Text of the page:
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Old 03-25-2020, 01:25 PM
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Do you think that learning to drive is a rite of passage?


Well I was wondering if you think learning to drive a car is a rite of passage similar to an 18th birthday party or a 21st birthday party or getting married. And if you think someone doesn't have disabilities people have the absolute right to learn to drive a car. And do you feel everyone should have the advantage of driving a car in various areas around? What do you actually think about all this?
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Old 03-25-2020, 01:34 PM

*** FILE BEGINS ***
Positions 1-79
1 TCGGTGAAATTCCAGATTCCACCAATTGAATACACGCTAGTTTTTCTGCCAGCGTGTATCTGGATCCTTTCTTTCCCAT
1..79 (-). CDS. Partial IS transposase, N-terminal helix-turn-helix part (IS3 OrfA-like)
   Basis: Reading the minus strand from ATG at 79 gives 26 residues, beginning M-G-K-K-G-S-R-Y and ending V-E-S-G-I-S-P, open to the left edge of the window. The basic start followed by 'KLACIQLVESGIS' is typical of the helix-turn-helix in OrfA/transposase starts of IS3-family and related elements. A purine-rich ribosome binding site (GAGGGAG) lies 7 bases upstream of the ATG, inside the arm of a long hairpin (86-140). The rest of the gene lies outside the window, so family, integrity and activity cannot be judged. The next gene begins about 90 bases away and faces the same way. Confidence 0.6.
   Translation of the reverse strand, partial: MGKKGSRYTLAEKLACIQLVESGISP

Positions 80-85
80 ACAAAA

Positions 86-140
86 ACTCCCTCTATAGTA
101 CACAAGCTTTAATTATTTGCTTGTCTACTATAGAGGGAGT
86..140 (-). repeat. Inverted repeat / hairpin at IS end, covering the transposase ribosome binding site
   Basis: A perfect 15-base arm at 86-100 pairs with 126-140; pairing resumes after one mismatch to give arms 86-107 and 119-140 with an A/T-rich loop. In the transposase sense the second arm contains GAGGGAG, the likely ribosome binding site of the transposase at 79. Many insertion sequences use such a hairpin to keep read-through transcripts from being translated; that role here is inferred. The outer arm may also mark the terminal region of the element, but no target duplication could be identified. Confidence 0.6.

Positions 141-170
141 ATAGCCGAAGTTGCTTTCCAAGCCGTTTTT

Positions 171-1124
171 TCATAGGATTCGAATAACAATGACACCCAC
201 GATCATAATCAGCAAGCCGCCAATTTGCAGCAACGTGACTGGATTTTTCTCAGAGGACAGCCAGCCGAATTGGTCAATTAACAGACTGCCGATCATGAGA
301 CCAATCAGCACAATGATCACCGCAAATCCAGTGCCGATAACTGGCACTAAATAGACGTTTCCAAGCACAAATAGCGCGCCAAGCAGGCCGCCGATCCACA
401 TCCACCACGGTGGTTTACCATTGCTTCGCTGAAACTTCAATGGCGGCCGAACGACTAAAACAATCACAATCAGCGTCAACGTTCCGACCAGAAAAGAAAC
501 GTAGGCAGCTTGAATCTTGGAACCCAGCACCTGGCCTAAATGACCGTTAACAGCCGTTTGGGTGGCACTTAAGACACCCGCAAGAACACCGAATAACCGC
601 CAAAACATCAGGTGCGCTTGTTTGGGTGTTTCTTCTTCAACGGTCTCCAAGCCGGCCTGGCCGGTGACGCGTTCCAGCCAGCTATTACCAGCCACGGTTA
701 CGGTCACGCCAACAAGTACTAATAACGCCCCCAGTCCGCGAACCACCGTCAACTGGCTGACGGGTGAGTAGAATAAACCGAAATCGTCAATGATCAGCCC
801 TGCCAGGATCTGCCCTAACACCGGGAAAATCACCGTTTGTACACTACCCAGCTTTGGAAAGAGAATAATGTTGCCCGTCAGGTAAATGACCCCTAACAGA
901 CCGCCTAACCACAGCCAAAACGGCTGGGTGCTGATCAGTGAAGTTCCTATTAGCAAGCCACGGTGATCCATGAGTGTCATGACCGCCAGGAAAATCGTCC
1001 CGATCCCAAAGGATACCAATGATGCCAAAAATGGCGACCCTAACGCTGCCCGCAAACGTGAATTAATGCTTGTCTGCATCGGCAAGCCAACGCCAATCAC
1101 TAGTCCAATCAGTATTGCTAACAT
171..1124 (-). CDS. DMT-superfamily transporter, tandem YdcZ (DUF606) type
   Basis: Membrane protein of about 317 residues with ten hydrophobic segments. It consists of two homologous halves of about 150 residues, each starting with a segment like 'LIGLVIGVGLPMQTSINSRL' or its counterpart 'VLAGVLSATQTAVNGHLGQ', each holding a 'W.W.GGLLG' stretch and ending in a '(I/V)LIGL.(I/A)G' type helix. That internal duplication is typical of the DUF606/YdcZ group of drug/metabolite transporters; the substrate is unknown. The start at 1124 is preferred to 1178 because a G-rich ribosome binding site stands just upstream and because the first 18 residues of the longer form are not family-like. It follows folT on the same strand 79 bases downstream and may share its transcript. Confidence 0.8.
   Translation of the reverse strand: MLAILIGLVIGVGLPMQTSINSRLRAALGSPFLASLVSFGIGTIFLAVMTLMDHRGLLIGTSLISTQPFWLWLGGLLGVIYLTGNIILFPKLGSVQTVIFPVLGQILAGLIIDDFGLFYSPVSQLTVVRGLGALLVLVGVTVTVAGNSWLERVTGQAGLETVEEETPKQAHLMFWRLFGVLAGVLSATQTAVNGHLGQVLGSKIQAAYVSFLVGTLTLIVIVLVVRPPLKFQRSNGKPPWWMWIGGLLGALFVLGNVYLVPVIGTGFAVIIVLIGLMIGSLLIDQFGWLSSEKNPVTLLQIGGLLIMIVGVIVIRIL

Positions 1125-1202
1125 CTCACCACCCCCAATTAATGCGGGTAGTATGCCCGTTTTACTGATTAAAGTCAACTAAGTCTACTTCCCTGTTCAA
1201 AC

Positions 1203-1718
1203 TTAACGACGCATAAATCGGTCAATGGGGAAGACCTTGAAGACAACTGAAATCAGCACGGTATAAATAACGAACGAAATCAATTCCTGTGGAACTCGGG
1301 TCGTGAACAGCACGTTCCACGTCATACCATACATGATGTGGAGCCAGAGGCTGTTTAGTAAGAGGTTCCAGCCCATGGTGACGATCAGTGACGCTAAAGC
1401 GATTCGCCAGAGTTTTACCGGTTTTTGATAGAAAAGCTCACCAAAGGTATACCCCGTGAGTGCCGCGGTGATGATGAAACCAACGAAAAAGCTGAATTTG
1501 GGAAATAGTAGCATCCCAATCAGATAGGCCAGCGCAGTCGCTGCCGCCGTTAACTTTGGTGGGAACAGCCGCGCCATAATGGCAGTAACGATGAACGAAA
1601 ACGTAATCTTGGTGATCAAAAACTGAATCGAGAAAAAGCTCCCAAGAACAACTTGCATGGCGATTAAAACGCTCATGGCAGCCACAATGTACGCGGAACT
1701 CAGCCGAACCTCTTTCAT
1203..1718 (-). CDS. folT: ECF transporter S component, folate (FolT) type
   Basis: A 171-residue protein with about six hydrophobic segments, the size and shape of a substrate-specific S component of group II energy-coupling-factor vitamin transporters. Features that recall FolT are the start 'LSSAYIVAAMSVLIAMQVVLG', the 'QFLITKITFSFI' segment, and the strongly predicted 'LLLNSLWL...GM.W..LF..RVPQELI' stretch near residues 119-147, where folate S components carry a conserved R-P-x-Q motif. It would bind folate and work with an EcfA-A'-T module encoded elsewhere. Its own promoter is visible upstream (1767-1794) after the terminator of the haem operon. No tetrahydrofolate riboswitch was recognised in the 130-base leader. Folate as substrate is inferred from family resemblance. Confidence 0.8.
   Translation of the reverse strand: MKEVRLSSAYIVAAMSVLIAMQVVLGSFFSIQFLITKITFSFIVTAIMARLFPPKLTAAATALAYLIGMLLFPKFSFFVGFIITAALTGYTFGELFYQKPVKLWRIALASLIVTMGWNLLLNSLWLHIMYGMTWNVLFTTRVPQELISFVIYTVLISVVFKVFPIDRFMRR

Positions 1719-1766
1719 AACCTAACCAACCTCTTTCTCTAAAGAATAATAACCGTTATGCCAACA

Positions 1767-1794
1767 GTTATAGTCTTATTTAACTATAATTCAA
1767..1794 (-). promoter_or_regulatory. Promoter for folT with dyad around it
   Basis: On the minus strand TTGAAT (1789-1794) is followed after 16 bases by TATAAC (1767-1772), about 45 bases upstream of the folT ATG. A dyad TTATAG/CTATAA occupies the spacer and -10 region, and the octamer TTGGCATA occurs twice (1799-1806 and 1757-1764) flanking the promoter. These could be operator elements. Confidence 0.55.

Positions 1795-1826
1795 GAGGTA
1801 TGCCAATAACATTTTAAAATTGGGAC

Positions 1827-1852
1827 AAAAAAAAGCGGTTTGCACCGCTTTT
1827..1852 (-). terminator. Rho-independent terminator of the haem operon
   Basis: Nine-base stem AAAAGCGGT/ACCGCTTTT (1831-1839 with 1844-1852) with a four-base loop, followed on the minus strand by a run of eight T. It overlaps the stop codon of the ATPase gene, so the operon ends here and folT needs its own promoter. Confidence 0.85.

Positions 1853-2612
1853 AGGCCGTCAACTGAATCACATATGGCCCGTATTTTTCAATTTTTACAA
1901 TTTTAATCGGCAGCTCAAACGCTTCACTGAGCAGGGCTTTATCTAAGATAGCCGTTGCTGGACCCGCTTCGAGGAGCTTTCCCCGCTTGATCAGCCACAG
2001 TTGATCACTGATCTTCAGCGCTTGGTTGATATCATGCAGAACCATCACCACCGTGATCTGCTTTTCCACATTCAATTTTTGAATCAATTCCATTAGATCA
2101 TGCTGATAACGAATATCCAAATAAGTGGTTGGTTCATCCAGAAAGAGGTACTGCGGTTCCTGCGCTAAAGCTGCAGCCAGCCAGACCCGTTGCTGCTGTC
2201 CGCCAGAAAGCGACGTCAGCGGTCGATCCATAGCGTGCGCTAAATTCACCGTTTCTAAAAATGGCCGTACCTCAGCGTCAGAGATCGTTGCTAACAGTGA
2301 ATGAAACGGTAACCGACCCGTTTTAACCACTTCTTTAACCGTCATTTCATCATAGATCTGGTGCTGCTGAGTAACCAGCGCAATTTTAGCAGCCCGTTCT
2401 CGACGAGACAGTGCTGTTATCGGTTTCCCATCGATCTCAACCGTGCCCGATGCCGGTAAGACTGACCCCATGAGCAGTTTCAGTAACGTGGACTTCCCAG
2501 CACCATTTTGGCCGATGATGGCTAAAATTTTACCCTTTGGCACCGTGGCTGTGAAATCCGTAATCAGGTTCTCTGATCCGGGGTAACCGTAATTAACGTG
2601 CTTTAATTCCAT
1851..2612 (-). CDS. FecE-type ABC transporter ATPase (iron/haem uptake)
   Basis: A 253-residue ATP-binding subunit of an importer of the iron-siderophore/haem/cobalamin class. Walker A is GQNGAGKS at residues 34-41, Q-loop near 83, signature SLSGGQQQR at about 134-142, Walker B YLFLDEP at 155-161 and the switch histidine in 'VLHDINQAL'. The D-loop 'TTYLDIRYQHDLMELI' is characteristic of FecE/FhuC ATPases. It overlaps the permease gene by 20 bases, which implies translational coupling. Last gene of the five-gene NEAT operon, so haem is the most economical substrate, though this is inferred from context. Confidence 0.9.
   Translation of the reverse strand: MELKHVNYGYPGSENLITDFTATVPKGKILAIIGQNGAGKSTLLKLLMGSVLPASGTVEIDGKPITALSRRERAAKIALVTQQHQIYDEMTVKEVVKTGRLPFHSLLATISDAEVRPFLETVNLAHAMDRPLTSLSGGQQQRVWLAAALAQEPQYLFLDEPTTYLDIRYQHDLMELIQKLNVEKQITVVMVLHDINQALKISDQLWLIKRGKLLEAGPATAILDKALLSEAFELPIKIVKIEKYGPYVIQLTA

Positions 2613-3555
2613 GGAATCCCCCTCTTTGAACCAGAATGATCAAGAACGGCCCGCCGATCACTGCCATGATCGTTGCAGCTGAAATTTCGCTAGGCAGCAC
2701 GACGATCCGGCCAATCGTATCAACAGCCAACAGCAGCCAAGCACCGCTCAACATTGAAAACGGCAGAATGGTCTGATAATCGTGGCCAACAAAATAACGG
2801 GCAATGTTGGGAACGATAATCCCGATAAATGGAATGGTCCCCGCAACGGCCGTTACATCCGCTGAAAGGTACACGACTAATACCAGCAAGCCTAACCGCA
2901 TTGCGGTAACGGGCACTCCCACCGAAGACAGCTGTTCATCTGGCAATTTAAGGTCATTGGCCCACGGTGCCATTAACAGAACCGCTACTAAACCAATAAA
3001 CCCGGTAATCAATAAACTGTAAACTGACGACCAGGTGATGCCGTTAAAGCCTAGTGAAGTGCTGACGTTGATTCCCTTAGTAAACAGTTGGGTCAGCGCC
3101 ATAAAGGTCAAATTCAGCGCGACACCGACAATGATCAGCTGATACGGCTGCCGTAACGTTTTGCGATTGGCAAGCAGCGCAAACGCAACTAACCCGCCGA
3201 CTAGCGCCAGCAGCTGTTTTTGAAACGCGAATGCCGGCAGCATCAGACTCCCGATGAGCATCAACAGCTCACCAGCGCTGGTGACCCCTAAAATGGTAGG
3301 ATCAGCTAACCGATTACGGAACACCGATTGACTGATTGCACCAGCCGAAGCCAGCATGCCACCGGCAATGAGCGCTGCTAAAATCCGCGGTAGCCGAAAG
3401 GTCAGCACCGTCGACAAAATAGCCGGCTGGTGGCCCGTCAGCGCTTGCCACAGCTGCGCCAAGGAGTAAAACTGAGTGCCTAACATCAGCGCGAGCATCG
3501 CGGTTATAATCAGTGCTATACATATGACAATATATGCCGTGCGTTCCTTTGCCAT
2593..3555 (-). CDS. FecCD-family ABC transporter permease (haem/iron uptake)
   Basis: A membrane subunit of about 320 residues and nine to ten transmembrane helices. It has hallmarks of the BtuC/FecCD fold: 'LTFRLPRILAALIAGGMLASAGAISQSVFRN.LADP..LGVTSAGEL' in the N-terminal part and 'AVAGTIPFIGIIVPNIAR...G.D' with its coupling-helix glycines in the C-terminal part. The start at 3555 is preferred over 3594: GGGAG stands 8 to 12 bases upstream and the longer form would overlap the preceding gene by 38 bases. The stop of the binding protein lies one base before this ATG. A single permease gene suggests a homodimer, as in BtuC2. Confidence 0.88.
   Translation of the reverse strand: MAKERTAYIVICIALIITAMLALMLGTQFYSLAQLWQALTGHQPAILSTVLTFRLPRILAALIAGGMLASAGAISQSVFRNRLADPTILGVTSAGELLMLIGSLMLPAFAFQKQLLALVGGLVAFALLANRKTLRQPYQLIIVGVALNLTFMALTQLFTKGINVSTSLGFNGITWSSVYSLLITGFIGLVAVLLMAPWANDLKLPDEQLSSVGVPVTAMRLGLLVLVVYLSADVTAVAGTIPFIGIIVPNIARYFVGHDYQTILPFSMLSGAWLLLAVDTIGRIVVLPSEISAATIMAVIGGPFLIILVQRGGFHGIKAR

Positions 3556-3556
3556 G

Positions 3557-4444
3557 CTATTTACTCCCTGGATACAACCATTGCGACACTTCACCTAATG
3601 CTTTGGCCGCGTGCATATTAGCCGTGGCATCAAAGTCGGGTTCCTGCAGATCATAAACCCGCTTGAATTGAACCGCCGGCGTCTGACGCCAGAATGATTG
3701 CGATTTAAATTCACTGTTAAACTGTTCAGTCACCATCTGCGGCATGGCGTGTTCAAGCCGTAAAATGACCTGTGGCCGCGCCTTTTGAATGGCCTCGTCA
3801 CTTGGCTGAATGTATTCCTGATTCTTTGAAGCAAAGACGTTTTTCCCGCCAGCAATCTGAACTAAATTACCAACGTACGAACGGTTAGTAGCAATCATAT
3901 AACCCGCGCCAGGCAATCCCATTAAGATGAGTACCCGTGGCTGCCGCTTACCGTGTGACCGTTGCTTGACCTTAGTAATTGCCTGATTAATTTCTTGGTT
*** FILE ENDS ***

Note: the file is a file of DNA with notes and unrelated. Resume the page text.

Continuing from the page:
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It was considered a bit as such when I was growing up, and, judging by talking with friends who have teenagers, it does seem to be a right of passage still where I am (Chicago). It is not the case universally, though, at all.
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Old 03-25-2020, 01:44 PM
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It even varies within the same family. One of my kids couldn't wait to drive as soon as legally possible. The other was perfectly happy to get around to it at 20, when it could no longer be avoided.
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Old 03-25-2020, 02:02 PM
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Originally Posted by Dunmurry View Post
Well I was wondering if you think learning to drive a car is a rite of passage similar to an 18th birthday party or a 21st birthday party or getting married. And if you think someone doesn't have disabilities people have the absolute right to learn to drive a car. And do you feel everyone should have the advantage of driving a car in various areas around? What do you actually think about all this?